Baptism of Christ, Giotto, 1304-`306

Baptism of Christ, Giotto, 1304-`306

Brothers and sisters: When Christ came into the world, he said: “Sacrifice and offering you did not desire, but a body you prepared for me; in holocausts and sin offerings you took no delight. Then I said, ‘As is written of me in the scroll, behold, I come to do your will, O God.’“ First he says, “Sacrifices and offerings, holocausts and sin offerings, you neither desired nor delighted in.” These are offered according to the law. Then he says, “Behold, I come to do your will.” He takes away the first to establish the second. By this “will,” we have been consecrated through the offering of the body of Jesus Christ once for all.( Hebrews 10:5-10)

Why this passage for Advent?

Because of the line “When Christ came into the world, he said”. The writer of Hebrews wants us to know, from the moment of the incarnation forward, what the intention of Christ was: to do God’s will, whatever that was and wherever that led, even to the sacrifice of the cross. To make that point he puts words in the mouth of Jesus, the words of the fortieth Psalm. In that Psalm the perennial message of the prophets is personally affirmed: the living sacrifice of the human heart in obedience, rather than the sacrifice of bulls and goats ,was God’s ultimate and true desire. The writer of Hebrews places in the mouth of Jesus the full acceptance of that truth and the complete embracing of it for his own life. Christ says, “As it is written of me in the scroll, behold I come to do your will , O God.”

Should the writer of Hebrews be putting such words in Jesus’ mouth? In this case, absolutely and unequivocally, Yes! Why? Because he is only saying in a beautiful and poetic way exactly what Christ really did say about himself over and over again. And he is beautifully demonstrating how the Psalms and all the books of the Old Testament spoke of Jesus in figures and types long before he came. Listen to Jesus himself: “My food is to do the will of him who sent me, and to accomplish his work.” (John 4:34) Again he says, “I seek not my own will, but the will of him who sent me.” (John 5:30) And again, “For I have come down from heaven, not to do my own will, but the will of him who sent me. ”(John 6:38) Finally, and ultimately, we hear him in the Garden of Gethsemane, “My Father, if it be possible, let this chalice pass from me; nevertheless, not as I will but as you will.”(Matthew 26:39)

Christ was born to do God’s will, and he did so throughout his life, being “obedient unto death, even death on a cross”. And so it is by his obedience that we are saved. As Paul puts it in Romans, “For as by one man’s (Adam) disobedience many were made sinners, so by one man’s obedience many will be made righteous.” (Romans 5:19)

Moreover, that obedience is meant to be the pattern for each of us. Christ, we are told, is the new Adam, living from the beginning to the end the life Adam and each of us were meant to live. We are all called to be like him and make our lives a “living sacrifice, holy and acceptable to God which is your spiritual worship” (Romans 12:2).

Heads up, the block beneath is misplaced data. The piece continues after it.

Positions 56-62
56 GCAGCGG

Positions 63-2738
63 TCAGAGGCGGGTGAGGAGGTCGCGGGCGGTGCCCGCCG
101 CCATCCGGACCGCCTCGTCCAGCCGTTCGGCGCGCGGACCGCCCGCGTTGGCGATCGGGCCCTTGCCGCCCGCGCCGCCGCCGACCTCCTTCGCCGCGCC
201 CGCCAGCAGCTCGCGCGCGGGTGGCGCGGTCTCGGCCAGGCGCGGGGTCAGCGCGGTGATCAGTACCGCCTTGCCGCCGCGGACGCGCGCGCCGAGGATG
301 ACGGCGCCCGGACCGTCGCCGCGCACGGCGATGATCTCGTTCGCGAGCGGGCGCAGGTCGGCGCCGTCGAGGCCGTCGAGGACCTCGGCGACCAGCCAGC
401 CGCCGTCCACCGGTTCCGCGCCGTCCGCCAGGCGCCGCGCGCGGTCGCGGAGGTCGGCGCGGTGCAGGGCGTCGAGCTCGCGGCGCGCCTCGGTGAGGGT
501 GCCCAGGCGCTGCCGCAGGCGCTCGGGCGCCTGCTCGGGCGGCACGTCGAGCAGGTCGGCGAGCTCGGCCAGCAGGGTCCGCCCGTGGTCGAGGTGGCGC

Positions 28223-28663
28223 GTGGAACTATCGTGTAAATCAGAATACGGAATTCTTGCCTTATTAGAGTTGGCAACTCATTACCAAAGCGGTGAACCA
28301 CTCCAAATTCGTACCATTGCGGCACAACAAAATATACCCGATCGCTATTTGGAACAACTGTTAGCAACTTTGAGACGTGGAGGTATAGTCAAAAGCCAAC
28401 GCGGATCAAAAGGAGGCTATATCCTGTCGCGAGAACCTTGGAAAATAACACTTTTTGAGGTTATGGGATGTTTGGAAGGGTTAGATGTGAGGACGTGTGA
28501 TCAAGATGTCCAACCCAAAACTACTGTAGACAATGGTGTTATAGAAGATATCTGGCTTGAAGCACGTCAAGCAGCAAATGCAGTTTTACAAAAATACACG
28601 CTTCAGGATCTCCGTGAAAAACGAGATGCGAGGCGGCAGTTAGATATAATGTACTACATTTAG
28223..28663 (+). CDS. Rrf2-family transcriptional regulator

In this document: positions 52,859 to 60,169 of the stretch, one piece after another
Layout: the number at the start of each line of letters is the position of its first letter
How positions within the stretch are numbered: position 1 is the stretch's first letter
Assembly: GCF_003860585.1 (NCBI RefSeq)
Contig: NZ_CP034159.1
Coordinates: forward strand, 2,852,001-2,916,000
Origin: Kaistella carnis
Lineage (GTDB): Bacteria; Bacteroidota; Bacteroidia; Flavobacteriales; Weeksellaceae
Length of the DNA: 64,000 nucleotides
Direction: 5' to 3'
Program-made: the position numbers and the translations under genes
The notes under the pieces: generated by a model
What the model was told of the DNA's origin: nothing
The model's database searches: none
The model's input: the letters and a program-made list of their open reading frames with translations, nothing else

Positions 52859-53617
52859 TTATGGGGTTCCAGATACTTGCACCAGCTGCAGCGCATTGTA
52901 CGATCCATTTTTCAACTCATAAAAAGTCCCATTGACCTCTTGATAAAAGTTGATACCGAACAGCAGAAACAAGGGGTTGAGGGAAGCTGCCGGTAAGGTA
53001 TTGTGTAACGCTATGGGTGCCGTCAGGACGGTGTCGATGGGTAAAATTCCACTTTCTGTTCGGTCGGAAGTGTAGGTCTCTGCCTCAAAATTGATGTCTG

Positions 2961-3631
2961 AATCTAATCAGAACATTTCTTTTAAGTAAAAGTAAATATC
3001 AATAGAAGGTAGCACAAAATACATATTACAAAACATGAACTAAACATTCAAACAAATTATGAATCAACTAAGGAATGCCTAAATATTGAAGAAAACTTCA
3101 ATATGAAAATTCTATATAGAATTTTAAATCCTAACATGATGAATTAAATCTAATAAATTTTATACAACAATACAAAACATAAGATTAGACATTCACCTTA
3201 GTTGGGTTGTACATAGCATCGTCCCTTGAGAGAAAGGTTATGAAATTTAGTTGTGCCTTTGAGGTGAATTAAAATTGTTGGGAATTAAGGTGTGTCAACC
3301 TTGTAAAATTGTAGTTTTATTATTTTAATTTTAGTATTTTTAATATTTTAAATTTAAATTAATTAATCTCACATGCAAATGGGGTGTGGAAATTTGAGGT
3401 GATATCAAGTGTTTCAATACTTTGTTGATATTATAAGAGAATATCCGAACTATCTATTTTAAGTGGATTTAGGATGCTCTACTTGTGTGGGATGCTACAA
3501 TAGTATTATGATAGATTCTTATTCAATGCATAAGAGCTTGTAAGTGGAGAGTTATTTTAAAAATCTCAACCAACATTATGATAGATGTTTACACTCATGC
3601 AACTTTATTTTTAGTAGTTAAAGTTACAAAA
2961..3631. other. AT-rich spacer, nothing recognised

Some may back away from an obedience so complete, believing that serving God means loss to self. After all, look what it got Jesus – a cross. Others may say it is our duty anyway. In truth, they are right; it is our duty anyway. However, there is more to it than that. Obeying God did bring Christ to the cross but on the cross he became the Savior of the world; and beyond the cross, his obedience brought him to the resurrection, to eternal glory, and to the right hand of God. Adam, Satan, and all of us have made the same mistake too often and too long. Obeying God in the long term loses us nothing, but gains us everything and has it the power to bless countless others in the world around us. .

In the words of Pope Emeritus Benedict XVI:

“Are we not perhaps all afraid in some way? If we let Christ enter fully into our lives, if we open ourselves totally to him, are we not afraid that He might take something away from us? Are we not perhaps afraid to give up something significant, something unique, something that makes life so beautiful? Do we not then risk ending up diminished and deprived of our freedom? . . . No! If we let Christ into our lives, we lose nothing, nothing, absolutely nothing of what makes life free, beautiful and great. No! Only in this friendship are the doors of life opened wide. Only in this friendship is the great potential of human existence truly revealed. Only in this friendship do we experience beauty and liberation. And so, today, with great strength and great conviction, on the basis of long personal experience of life, I say to you, dear young people: Do not be afraid of Christ! He takes nothing away, and he gives you everything. When we give ourselves to him, we receive a hundredfold in return. Yes, open, open wide the doors to Christ – and you will find true life. Amen.”

Christ’s Christmas gift to us was giving his life in obedience as a sacrifice for us, may ours be the same for him. May our life-long pledge be just as his: “Behold I come to do your will, O God.”


Fred Durham is the President of Alighieri Press and serves as an author and speaker.